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Americas Now

Lifeline for Haiti - In recent years -- money sent by Latinos abroad.. .to their families back home -- has grown. In fact...from 20-16 to 20-17...they sent a total of 75-billion dollars...a new record, according to the World Bank. The money...called, remittances reflect the rise of migration across the continent..."two-thirds" of migrants from Latin America -- live in the United States. One of the countries that receives the most -- is Haiti, where the money accounts for almost 35-percent of the GDP. Correspondent John Zarrella visited the island nation to examine the financial impact this flow of income - has on residents. Laura Carlsen Interview - One of the reasons for the sharp increase in migrations from Latin American and Caribbean countries in recent years is lack of economic opportunity. Once those migrating settle in a new location and find employment, they often send money to their relatives back home. These "money transfers" are known as "remittances." And for countries in Latin America they can amount to billions of dollars each year. Here to talk more about these remittances and their influence on Latin America and the Caribbean is our political analyst Laura Carlsen. Laura welcome. Medical Tourism - The pressure to attain the perfect face or body has led to a booming plastic surgery industry. Latin America has "two" of the leading destinations for these operations. Brazil and Colombia are among the top 10 countries in the world for performing the medical procedures in 20-16. That's according to the International Society of Aesthetic Plastic Surgeons. But because the industry isn't regulated, the surgeries aren't always safe. Correspondent Michelle Begue has more from Bogota.

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Witness - Chasing Pablo Escobar ( CP) - In the late 1980's, two DEA agents volunteered to work on a top-secret mission. It ended up taking down the world's wealthiest criminal empire at the time, the Medellin Drug Cartel in Colombia and its leader Pablo Escobar. The story of Javier Pena and Steve Murphy inspired the hit "Netflix" drama "Narcos." Americas Now had the opportunity to sit down with the intrepid investigators to hear their incredible tale.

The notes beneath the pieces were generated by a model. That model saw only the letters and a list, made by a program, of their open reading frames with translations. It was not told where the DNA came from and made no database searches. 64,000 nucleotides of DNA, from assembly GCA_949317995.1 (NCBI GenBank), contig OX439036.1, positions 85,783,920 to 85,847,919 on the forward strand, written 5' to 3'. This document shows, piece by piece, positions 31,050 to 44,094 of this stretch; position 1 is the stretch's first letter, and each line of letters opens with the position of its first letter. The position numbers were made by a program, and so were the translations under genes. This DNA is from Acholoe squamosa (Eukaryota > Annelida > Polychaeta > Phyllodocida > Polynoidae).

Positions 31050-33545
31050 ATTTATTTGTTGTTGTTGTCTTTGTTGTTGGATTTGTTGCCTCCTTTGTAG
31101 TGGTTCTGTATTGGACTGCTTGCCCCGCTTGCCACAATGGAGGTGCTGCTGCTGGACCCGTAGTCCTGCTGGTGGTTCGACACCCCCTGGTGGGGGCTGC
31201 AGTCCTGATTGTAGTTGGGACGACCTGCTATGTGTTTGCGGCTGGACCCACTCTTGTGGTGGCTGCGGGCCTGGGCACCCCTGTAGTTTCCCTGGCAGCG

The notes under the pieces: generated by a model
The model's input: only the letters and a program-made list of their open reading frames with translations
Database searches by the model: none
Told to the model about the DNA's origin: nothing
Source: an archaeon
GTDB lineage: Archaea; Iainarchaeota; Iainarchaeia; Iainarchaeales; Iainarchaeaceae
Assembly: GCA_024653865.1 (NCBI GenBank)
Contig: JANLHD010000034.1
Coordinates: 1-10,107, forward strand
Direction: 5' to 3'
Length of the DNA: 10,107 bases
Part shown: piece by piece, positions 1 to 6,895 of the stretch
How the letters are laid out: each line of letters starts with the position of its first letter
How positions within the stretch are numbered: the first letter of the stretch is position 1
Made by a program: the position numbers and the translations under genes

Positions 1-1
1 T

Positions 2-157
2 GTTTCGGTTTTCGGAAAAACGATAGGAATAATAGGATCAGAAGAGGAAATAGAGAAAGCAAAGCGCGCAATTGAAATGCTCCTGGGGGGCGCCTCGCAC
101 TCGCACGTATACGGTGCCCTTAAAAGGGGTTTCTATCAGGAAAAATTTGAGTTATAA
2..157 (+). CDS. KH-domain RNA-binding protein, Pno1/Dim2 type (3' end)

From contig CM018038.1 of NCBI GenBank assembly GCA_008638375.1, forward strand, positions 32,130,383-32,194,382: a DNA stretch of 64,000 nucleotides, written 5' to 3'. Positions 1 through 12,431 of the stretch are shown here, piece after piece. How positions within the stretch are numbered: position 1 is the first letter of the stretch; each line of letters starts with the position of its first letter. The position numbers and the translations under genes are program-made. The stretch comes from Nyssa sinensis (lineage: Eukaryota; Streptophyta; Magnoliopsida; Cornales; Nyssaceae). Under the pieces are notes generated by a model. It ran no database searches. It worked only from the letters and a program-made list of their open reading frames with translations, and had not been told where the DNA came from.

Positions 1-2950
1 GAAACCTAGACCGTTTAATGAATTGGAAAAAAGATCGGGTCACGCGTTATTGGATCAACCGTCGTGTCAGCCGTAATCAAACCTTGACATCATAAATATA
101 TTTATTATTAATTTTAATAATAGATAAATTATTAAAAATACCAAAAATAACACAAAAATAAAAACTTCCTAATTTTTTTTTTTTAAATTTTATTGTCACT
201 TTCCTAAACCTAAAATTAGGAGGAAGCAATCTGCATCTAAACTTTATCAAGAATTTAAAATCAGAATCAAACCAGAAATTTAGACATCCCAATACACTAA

• 2019-11-22T04:00:00-08:00
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Mexico - Tech-Mex - Part of U.S. President Donald Trumps' "get-tough" policy is expected to include an increase in the expulsion of undocumented citizens to their home countries. Mexico is one of the nations that might face the largest number of returnees. For many of them it could feel like starting over as they know little about the language and culture of their country of origin. That makes things like finding a job difficult. But the digital startup sector in Mexico is viewing the return of migrants from the U.S. as an opportunity.

  • 2019-11-22T06:00:00-08:00
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Mexico - Housing Nightmare (Mike Kirsch) - Back in 2001 some in Mexico called it a "miracle." Millions of low wage, factory workers were promised new, affordable homes under an ambitious residential construction boom. It was set in motion by then-President Vicente Fox and the World Bank. Today that "miracle" is being described as a social and financial catastrophe. According to a recent in-depth investigation by the Los Angeles Times citizens in these developments have been dealing with daily hardships and hazards across Mexico.